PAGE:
Industry Issues, TWU

Effects of Toll Road Privatisation

Effects of Toll Road Privitisation

The effects of toll road privatisation in New South Wales have come to the forefront after the release of the Independent Toll Review interim report by Professor Allan Fels on March 11.

According to the review, significant reform is needed after damage across a number of years and various legislation which has failed to ease the burden on motorists.

The review first began in the first half of 2023 when Professor Fels and Dr David Cousins were asked to independently assess the efficiency, fairness, simplicity and transparency of tolls.

The NSW government says that the price of tolls in NSW are simply too high, which discourages the efficient use of toll roads. Toll prices have been locked in for decades with a system that was designed with financial returns back to toll road operators in mind rather than managing traffic in the most efficient way.

Reforming Sydney’s vast road toll network will be a complex task, the government adds, spanning 13 different toll roads and 10 individual contracts, with two more toll roads under construction.

The range of the review’s recommendations include a unified, network-wide price structure that is charged on a declining distance-based method to assist people who must travel further – specifically the millions of motorists in western Sydney who currently carry the largest burden and have the fewest public transport alternatives.

It also recommends creating a state-owned special purpose entity to set toll prices and improve competition, legislative changes to allow toll prices to be set independently of individual contracts, and engaging the Independent Pricing and Regulatory Tribunal (IPART) in oversight of toll price setting.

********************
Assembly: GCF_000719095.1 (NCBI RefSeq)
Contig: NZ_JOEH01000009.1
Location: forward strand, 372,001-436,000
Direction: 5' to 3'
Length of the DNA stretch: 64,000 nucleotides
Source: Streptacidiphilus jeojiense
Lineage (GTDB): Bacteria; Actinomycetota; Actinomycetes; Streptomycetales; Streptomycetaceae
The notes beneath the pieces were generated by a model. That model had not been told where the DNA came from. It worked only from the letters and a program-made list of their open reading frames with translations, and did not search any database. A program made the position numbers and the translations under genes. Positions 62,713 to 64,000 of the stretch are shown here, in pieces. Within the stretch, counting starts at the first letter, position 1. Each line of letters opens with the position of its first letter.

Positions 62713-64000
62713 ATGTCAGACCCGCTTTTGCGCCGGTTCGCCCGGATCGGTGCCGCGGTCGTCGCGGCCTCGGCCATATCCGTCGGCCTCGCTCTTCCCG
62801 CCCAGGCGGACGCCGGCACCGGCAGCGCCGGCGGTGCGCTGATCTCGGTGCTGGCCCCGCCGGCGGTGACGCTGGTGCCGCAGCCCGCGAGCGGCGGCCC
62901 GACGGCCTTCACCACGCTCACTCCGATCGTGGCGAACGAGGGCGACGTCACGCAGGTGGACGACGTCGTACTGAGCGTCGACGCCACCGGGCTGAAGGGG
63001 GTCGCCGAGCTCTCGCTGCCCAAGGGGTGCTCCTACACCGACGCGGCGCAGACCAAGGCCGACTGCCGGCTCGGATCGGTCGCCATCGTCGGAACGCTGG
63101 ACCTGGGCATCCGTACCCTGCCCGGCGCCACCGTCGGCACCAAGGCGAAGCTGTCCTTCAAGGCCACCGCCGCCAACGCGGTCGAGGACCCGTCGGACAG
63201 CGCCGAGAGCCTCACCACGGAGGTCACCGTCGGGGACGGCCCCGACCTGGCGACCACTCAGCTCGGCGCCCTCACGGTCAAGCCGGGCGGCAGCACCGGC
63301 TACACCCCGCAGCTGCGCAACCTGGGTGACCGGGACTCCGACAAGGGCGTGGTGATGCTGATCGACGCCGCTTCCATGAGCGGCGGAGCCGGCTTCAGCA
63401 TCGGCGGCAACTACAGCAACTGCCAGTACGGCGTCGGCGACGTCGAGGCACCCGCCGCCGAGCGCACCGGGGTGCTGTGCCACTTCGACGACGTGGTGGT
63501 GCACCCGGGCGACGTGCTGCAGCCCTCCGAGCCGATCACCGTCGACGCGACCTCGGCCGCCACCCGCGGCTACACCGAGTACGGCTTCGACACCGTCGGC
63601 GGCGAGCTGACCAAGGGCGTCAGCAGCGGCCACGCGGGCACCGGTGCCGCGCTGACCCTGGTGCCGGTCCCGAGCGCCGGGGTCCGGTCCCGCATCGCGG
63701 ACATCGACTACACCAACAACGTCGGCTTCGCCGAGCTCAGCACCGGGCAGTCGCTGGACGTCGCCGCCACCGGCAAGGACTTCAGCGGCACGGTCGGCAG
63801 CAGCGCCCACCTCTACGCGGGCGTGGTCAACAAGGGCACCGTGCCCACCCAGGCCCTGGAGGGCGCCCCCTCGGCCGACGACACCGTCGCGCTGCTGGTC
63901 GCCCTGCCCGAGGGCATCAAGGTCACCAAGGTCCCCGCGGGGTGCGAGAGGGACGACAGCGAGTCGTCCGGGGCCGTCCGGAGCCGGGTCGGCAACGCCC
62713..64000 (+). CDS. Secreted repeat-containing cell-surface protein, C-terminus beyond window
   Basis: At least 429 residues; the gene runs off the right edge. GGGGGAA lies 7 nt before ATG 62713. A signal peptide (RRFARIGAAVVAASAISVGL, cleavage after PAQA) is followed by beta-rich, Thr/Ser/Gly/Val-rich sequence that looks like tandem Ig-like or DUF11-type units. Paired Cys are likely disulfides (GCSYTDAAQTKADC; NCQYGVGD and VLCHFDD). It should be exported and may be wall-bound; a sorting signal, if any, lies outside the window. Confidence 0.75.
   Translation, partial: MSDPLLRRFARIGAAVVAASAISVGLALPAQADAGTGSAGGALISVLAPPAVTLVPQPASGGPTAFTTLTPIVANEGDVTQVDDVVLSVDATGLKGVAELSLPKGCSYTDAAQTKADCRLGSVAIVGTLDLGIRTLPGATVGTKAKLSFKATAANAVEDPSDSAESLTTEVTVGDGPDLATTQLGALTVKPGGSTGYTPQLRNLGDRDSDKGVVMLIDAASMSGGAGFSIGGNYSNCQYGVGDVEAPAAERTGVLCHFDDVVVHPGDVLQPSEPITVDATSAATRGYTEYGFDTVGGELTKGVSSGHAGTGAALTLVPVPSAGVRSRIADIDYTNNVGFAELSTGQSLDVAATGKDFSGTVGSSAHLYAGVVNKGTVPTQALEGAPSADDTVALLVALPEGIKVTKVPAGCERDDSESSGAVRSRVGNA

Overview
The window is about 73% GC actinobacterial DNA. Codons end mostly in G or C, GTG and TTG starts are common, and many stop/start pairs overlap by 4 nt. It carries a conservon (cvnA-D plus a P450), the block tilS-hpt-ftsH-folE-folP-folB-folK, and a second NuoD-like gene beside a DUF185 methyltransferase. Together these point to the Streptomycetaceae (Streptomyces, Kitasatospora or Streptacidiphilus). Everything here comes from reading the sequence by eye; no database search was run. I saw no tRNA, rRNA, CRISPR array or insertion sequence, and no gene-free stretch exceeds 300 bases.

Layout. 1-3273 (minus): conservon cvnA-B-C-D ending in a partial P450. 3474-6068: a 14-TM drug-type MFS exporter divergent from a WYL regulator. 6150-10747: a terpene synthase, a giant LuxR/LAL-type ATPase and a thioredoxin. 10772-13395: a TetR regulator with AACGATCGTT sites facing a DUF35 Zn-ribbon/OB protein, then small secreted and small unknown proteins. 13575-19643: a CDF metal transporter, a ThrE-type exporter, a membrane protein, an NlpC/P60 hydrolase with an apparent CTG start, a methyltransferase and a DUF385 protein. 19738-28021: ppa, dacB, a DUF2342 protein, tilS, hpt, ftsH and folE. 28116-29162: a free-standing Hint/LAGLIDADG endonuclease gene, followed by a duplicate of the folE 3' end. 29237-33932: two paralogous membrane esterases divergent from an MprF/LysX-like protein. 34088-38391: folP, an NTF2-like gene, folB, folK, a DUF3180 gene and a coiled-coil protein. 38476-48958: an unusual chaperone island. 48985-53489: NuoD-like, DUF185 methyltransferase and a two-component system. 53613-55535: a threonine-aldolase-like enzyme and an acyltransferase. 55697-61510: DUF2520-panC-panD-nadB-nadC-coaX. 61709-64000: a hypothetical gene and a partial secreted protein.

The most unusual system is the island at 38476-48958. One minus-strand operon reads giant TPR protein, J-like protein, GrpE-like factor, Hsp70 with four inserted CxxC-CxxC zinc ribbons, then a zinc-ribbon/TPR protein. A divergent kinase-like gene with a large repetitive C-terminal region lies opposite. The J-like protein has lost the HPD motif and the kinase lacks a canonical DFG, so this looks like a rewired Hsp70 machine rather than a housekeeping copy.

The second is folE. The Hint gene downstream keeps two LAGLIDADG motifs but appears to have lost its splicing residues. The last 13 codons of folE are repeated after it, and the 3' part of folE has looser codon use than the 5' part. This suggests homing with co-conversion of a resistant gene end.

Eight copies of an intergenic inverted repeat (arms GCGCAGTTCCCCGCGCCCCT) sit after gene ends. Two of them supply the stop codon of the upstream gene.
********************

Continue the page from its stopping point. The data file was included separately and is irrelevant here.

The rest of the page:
The review’s results, however, has spurred the Transport Workers Union (TWU) to label Sydney’s toll road system as an “out-of-control” crisis, with motorists to pay an estimated $195 billion in tolls between now and 2060.

TWU NSW/Qld state secretary Richard Olsen says the tolling system has spiralled out of control, placing an unbearable burden on road transport, becoming “highway robbery for transport workers”.

“It’s high time for major reforms that prioritise the livelihoods of owner-drivers over corporate profits. The New South Wales Government must step up and take decisive action to rein in the exorbitant toll costs,” Richard says.

“The current trajectory is unsustainable and unjust and the tolling companies’ exploitation of drivers must end. We demand immediate action to overhaul the system and better the well-being of transport workers.”

Despite Prof Fels last year stating that the review would not recommend ways to override long-term contracts to toll companies like Transurban, the TWU says the finances of private companies are being prioritised at the cost of drivers.

The TWU says the ongoing increases in the costs of toll roads creates an enormous financial burden for all transport workers. It adds that while just about every operating cost for owner-drivers has steadily increased over the years, none has increased more than toll roads.

The union points to Prof Fels statements, who made it clear “tolls need a big shake up. Major reforms, no holds barred and the New South Wales Government needs to take back control of tolls.”

Professor Fels’ report comes only a month after Transurban’s reported a net profit of $230 million in the six months leading up to December 31.

The review follows the announcement late last year from the NSW Government to give much-needed toll relief to heavy vehicle operators using Sydney’s M5 East and M8 motorways from January 1 this year.

 

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